In a new policy brief, the American Association of Community Colleges concludes that, to meet the demand for a highly skilled workforce, “sustained and increased investments in community colleges are desperately needed.”
AACC’s brief, written by Christopher M. Mullin, cited a 2007 EMSI national study to show community college’s major return on investment. And Community College Times, in summarizing the brief, used an EMSI economic impact study of Ozarks Technical Community College as an example of the regional impact of colleges. In 2010 alone, EMSI did more than 100 such studies for colleges around the country.
Funding community colleges is also a sound economic investment for communities in terms of return on investment (ROI). A 2007 study by Economic Modeling Specialists Inc. showed that the ROI of state and local funding for community colleges averages 16 percent nationally.
A growing number of colleges and college systems are commissioning their own independent studies to detail their economic and community impacts locally and regionally, which speaks more directly to local officials. Last month, Ozarks Technical Community College (OTC) in Missouri released a study showing that the college contributes more than $211 million each year to its community through a combination of college operations, student spending and productivity of graduates in the workforce.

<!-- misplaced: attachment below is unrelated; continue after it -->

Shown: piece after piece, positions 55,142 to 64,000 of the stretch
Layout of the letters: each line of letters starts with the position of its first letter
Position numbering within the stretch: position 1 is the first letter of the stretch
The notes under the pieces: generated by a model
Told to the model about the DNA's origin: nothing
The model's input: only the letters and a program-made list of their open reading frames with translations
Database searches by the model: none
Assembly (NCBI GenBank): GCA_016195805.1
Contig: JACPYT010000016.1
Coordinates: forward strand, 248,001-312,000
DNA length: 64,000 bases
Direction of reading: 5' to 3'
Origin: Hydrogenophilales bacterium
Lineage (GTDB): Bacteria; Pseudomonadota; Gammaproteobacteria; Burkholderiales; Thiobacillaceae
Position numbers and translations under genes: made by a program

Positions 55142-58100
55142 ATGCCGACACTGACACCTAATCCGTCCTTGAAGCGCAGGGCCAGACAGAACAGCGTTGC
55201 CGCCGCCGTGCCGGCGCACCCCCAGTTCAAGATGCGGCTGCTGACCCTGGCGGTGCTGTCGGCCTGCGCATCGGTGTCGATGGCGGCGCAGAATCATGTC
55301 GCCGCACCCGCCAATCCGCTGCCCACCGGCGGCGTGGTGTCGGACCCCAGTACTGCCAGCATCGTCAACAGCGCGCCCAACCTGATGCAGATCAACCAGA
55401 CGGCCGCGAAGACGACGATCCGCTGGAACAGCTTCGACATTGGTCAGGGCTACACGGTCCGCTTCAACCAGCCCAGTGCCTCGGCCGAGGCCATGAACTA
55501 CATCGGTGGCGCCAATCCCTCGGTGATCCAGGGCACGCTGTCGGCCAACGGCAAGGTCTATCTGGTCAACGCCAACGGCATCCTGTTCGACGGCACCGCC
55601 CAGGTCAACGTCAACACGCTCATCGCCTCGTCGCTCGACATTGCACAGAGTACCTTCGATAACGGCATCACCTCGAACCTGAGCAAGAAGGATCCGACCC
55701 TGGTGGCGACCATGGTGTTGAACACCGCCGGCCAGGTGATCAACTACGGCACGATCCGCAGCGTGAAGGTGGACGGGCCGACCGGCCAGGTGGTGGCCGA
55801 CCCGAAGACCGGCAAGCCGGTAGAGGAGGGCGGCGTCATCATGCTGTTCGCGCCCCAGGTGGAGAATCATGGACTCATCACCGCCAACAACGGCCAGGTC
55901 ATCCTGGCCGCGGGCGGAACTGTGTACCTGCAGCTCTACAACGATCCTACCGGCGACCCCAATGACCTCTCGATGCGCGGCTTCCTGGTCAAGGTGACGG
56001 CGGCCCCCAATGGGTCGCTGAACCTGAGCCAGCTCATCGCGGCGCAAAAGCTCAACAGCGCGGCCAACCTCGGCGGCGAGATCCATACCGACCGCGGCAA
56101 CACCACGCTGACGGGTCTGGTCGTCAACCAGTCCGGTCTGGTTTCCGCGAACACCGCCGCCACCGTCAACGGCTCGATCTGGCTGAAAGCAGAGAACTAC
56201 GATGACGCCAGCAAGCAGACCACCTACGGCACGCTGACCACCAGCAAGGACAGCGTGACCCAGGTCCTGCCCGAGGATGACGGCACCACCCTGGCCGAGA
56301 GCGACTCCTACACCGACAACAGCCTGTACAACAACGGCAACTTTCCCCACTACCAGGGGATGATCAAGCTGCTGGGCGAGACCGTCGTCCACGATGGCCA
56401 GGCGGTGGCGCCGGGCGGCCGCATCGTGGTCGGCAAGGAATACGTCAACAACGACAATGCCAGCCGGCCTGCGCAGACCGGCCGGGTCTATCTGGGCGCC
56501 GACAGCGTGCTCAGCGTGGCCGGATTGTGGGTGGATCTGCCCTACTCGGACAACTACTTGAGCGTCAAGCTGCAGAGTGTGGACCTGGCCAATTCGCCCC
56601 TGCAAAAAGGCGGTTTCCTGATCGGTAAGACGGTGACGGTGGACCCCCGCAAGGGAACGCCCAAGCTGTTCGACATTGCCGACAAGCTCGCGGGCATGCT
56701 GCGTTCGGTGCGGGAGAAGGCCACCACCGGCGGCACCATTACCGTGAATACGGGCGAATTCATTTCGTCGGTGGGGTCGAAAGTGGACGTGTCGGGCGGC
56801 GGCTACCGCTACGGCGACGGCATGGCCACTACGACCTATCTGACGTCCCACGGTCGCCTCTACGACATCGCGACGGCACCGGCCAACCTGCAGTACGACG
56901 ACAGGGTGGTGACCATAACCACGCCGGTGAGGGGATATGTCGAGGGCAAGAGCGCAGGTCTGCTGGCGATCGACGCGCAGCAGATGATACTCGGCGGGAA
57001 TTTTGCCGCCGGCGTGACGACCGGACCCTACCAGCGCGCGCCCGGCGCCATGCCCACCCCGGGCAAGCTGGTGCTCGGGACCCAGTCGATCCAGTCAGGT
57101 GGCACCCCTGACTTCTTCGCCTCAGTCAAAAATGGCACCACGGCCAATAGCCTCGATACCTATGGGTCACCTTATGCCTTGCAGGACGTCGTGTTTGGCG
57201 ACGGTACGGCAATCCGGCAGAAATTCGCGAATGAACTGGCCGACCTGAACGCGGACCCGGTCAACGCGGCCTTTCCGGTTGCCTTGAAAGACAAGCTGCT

In terms of ROI, each $1 invested in OTC yields about $2 in benefits, the study said. OTC receives about $20 million annually in state appropriations and local taxes. The community OTC serves receives nearly $41 million back over the course of the careers of students—most of whom remain in their communities—in the form of increased tax revenue and avoided costs, it said.
“This study gave us an opportunity to quantify that impact on our community’s economy, demonstrating in hard figures what we already knew from the stories of our students: OTC improves the careers, finances and lives of individuals, which in turn improves the community,” said OTC President Hal Higdon.
Mullin also points to a Georgetown report that came out last year showing some associate’s degree holders earn more than those with bachelor’s degrees. Higher levels of education also have a substantial impact in diminishing the chances a worker will be unemployed. AACC used this chart in the policy brief:
The full policy brief can be found here (PDF).